Monday, 25 August 2014

Recipe: plum jelly

I don't do jellies very much, not the crystal clear, glowing jellies.  It seems such a shocking waste of fruit and you don't get much out of your kilo in terms of jars filled.

However, after managing to get 3 kilos of plums for a ridiculously small amount in Morrisons and having made jams and chutneys seemingly endlessly, I decided that I would like to make some jelly.  It came out beautifully and this is what I did - it's a bogstandard method so if you're a jelly expert, no need to read any further!

jam sugar (not preserving sugar, that is different - jam sugar has pectin added and plums are not naturally high in pectin)

Wash the plums.  Remove the stones and cut off any bad bits.
Place the plums in a saucepan and add water to half way up the plums, so not an awful lot.
Bring to a simmer and cook until the plums are really soft and there is a lot of juice.

At this point, if you have a jelly bag, set it up and strain the plums through the jelly bag.  I really couldn't be bothered to go out in the rain to the garage to get mine so I put a sieve over a bowl, lay a muslin inside the sieve and strain it that way.  The important thing is not to squeeze or push the plums through, just let the liquid drip through.  That way you get a really clear jelly.  Set the pulp aside (see next entry).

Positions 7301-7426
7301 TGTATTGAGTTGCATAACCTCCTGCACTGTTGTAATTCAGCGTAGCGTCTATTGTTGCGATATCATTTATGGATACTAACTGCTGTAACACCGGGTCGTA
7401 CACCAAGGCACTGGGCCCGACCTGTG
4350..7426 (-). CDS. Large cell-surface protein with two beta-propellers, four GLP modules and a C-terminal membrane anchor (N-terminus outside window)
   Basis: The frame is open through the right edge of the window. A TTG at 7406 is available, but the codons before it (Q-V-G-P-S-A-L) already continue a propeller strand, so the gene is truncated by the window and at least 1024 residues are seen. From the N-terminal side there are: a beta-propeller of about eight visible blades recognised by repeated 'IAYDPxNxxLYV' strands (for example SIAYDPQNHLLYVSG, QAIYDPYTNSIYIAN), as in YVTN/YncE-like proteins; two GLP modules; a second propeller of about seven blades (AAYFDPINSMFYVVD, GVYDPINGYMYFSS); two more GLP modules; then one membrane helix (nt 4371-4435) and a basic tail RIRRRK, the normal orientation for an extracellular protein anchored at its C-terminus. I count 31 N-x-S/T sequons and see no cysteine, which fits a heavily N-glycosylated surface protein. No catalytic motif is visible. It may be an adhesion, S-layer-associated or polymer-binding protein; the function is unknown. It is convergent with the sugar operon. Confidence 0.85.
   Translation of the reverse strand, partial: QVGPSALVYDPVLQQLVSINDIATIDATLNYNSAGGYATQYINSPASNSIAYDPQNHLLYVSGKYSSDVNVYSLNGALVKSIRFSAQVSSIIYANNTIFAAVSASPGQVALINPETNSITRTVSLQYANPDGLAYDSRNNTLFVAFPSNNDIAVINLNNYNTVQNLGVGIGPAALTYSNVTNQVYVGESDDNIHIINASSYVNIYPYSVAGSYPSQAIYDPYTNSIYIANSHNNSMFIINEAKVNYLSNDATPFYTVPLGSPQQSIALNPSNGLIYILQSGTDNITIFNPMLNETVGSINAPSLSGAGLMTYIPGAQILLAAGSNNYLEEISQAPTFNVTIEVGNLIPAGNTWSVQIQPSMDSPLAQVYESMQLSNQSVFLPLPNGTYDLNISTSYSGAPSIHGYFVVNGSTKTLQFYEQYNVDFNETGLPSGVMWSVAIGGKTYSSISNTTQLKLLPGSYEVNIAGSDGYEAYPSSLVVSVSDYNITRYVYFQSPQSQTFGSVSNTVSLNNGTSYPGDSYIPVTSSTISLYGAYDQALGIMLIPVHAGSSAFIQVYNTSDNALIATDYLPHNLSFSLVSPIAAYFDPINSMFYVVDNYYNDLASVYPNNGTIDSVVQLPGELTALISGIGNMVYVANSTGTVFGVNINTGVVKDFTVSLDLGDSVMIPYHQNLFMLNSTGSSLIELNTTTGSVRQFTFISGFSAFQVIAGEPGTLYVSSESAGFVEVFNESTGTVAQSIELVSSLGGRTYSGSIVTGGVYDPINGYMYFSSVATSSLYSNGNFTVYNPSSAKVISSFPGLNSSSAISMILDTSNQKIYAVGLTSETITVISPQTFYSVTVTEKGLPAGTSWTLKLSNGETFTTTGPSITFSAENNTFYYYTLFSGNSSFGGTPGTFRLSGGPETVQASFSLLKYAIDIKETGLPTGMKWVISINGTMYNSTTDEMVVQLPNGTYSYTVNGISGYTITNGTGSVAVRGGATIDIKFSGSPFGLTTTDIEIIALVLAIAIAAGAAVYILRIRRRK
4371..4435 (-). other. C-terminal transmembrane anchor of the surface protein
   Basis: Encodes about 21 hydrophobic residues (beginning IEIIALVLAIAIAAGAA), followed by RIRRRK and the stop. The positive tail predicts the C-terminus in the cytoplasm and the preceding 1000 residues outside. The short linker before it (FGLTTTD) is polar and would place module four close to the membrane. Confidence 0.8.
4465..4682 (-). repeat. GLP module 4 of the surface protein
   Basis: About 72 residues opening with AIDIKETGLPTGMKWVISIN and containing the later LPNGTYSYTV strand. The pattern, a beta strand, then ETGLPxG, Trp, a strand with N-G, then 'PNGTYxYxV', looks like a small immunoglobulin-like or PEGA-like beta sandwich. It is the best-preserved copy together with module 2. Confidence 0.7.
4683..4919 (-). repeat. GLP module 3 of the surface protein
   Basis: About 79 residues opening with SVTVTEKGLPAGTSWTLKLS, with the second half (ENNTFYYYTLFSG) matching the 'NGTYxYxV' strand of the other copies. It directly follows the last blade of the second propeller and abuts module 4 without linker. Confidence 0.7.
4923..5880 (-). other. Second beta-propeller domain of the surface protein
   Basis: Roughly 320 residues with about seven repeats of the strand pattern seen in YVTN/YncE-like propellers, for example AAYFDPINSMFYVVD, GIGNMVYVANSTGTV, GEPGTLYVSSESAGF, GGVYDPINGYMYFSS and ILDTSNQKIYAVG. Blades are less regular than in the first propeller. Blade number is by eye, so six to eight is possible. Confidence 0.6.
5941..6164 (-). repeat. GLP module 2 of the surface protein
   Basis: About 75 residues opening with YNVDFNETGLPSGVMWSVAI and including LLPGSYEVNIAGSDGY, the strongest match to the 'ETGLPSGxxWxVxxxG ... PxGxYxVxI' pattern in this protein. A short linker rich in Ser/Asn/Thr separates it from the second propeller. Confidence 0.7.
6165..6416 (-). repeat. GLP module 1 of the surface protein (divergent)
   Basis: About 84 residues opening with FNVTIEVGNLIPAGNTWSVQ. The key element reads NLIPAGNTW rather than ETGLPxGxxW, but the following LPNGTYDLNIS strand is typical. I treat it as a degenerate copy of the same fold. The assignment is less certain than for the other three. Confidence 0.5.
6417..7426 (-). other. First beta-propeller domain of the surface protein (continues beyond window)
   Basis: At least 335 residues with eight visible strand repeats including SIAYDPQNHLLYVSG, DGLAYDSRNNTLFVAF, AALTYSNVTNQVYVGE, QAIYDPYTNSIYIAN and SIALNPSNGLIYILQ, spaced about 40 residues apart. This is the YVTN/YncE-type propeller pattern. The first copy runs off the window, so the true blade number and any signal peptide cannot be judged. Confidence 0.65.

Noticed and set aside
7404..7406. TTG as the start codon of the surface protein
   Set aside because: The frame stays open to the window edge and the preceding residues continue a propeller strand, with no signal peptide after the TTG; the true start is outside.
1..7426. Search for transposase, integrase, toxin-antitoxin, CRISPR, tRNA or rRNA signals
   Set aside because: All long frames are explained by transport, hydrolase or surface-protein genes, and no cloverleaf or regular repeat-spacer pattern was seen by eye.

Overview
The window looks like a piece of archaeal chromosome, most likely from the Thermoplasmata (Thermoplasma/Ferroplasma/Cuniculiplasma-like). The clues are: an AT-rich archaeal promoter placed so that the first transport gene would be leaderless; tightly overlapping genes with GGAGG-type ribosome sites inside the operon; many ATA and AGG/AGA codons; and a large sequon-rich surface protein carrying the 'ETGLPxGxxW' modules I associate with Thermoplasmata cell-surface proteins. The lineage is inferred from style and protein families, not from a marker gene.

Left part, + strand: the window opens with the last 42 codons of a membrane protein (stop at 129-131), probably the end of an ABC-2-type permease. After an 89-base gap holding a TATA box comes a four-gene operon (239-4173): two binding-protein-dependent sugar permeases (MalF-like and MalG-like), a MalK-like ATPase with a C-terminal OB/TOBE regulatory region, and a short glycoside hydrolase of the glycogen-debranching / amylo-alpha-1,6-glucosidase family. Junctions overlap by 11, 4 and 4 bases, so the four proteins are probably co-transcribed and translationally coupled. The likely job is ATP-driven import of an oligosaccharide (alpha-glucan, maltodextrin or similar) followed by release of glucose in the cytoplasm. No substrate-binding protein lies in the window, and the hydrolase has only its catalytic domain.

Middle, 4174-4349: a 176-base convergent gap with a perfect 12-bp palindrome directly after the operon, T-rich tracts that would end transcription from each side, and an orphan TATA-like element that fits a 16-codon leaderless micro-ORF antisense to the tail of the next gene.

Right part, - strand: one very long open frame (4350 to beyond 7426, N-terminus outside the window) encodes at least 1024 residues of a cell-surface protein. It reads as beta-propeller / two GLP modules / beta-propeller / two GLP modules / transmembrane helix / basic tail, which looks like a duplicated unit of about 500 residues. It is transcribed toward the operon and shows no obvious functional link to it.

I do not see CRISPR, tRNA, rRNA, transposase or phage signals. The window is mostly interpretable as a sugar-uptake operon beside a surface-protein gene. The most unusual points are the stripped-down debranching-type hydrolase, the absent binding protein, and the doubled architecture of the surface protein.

Measure the liquid and for every pint of liquid add 1lb of jam sugar.

Heat slowly, stirring more or less continuously until the sugar has dissolved.  Then turn up the heat and bring to a good boil.

While it is getting to a boil, put two saucers in the fridge to test for setting point and place your very clean jam jars (Not clean?  Wash them then!) in a coolish oven to heat up or do what I do and boil a kettle of water and fill each jar with boiling water.  While the jam is standing after reaching setting point I drain out the water and allow the heat of the jar to evaporate any remaining dampness.

After about ten minutes of boiling and stirring now and again, remove from the heat and test for setting point*.  If it hasn't reached setting point, replace on the heat and boil for another five minutes or so.

When setting point is reached, remove from the heat and allow to stand for a short time.  Then skim off any 'scum' (which is actually absolutely fine but spoils the look of the jelly) before ladling into the hot jars, sealing and labelling.

*  I go on about setting point and saucers.  This clip shows what I mean - it starts around 5:11.

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